I was a perfect child. I did perfectly superb in grade school. To my recollection, my behavior as a child was also perfect. My parents might disagree, but their memory isn’t perfect. I wore my school uniform at the perfect length, carried the perfect school bag, and every day, I ate a perfect lunch. My life was just perfect! During my teenage years, I wore bell-bottom jeans with the perfect width bells. I used the perfect amount of make-up and I ironed my perfect hair perfectly straight. I waited for the perfect boy to ask me to dance to the perfect song, so we’d be the perfect couple.
I knew there were some things I couldn’t do perfectly, so I chose not to try. The list was rather extensive, now that I think about it: ice-skating, country-western line dancing, playing the piano, swimming, skiing moguls. Well, you get the idea. Perfection had me frozen in my own life.
Then one night I had a vision that haunted my dreams—I was 80 years old, rocking on my front porch, knitting a sweater, and reminiscing about my perfect life. I’d missed so much. In my dream, I always wore a perfectly ironed old lady cotton dress. I did a singsong repetition of, “Somewhere Over The Rainbow.” It was perfectly sad, to be honest. There was no sparkle in my eyes and my laugh lines were invisible. I don’t ever want to have that dream again.
I thought Perfect was a good thing. And then something happened to change my mind. I’d had gone back to college and naturally, I was a perfect student. Until one day, I opened my paper and there―perfectly centered on my imperfect paper―was a B+! Was this professor crazy? I don’t do B+! I am a perfect student! As I walked to my car, I heard a perfectly loud and clear voice shout, “Anne, get a grip!” No one was nearby. The sun was still shining. I was still breathing. I kept waiting for lightning to strike or at the very least a dark cloud to surround me. Nothing happened. I had survived imperfection. I didn’t have to be perfect anymore.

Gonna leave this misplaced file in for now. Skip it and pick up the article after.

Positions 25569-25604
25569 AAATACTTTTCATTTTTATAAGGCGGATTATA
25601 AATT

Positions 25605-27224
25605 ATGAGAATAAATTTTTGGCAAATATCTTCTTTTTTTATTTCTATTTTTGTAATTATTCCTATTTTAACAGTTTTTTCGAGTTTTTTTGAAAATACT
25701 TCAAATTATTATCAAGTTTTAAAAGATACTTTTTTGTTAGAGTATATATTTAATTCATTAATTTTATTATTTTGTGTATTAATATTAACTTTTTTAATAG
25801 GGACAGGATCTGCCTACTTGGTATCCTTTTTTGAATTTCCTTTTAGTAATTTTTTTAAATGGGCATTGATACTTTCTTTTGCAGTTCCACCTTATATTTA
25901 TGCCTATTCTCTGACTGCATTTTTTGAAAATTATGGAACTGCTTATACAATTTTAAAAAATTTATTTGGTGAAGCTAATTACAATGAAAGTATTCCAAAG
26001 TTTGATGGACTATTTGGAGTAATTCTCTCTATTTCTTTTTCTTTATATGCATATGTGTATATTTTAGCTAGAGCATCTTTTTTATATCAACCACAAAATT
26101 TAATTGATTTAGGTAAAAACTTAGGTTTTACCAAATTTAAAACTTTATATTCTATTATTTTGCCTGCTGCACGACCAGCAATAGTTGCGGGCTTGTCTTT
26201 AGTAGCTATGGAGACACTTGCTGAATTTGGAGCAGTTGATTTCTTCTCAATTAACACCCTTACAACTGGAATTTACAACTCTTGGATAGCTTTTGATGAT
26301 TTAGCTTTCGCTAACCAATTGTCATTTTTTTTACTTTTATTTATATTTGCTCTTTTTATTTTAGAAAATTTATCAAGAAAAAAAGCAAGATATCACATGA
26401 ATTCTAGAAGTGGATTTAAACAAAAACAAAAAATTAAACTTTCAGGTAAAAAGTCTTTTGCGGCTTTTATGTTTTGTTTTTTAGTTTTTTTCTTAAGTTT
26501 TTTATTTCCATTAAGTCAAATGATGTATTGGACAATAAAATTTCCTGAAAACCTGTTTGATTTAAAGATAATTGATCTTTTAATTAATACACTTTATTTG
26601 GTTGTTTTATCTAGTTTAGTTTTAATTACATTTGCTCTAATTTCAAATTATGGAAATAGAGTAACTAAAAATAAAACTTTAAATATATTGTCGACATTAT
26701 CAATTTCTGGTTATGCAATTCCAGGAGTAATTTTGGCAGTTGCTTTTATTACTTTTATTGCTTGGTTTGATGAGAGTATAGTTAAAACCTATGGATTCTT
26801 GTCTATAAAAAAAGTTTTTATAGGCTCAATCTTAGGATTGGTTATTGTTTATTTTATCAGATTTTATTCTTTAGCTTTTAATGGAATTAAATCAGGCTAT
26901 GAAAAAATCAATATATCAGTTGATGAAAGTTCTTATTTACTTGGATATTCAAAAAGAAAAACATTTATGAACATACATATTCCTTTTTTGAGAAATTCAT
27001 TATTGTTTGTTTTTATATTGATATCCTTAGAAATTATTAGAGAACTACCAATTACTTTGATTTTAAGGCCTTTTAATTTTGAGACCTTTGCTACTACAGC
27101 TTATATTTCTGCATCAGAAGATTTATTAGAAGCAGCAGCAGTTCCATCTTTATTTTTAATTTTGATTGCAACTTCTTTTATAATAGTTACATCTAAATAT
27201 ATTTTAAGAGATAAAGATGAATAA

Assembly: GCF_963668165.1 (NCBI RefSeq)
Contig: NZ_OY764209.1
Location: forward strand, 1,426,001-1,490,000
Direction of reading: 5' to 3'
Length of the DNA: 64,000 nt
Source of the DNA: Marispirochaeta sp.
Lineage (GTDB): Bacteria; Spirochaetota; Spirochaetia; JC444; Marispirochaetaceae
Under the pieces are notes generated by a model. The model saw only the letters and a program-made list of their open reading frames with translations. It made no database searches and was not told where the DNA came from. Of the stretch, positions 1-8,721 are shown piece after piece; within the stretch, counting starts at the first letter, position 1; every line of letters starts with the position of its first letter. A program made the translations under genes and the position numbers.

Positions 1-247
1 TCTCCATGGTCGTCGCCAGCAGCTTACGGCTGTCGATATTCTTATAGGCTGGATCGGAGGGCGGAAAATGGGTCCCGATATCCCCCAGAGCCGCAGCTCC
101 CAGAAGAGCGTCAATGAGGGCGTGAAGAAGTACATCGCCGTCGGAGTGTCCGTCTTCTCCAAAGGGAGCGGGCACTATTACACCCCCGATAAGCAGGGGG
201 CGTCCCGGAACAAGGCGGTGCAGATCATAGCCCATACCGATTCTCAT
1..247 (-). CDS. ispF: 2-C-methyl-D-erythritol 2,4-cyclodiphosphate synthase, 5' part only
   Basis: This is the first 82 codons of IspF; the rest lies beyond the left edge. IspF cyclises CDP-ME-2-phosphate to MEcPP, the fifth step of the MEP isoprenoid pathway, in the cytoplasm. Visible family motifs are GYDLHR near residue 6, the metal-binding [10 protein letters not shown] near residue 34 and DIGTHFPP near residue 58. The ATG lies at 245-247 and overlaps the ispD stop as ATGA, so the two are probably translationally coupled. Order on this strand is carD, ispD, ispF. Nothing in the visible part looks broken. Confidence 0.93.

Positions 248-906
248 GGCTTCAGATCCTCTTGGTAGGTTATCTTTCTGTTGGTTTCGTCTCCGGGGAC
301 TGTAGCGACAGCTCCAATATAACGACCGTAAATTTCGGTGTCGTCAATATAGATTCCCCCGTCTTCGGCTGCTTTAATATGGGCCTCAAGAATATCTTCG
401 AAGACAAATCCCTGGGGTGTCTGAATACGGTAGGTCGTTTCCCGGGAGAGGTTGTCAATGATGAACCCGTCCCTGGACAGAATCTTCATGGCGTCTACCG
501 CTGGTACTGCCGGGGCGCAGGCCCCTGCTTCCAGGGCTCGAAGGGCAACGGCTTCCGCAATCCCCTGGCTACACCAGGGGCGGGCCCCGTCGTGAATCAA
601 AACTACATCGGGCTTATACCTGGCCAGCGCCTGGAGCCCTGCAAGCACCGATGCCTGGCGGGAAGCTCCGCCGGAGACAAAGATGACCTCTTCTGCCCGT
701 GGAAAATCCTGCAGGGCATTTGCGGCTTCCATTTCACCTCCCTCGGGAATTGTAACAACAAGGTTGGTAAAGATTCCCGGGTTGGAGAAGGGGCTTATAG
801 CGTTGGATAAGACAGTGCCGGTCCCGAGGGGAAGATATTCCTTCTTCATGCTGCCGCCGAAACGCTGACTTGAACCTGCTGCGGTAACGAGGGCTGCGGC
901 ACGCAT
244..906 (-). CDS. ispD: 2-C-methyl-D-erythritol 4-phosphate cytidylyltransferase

With this new sense of freedom, I felt such relief. But I couldn’t help thinking that I’d been so afraid to try new things, I had missed living a full life.
I decided to acquaint myself with Perfection and my new Inner Voice. Perfect has an English accent, spoken in a nasal tone. Perfect only wears perfectly tailored fancy suits and perfectly polished pump heels. She wears her hair in a French twist, and not a single strand is out of place. Coming in contact with flannel would make her break out in hives. She only drinks expensive, perfectly aged bottles of French wine from perfectly cut crystal. Perfect might actually be fun after a few of those bottles, but she is always perfectly sober. She only does the fox trot, and would never ever step on your toes on the dance floor. She would also never do the twist.
On the other hand, my Inner Voice has a sexy, raspy voice. She wears jeans and T-shirts, flip-flops and hats. She drinks cheap champagne and can out dance Perfect on a dance floor any day. She is not afraid to explore and try new things. Her motto is, “I want to live a life that makes the devil say, ‘Oh Crap she’s awake!’ as soon as my feet hit the floor in the morning.”
I choose to listen to this new Inner Voice. What a relief to have perfection out of my life! Now I can learn to be better swimmer, try line dancing and maybe even try out for the Ice Capades. I could wear a tiny outfit of sequins and feathers. A strong handsome man would toss me into the air, and I’d land on my skates, ever so gracefully. The crowd will applaud wildly. I’ll hear the announcer comment on national TV that I have the firmest thighs he’s ever seen. Well, I guess that would be a little too perfect.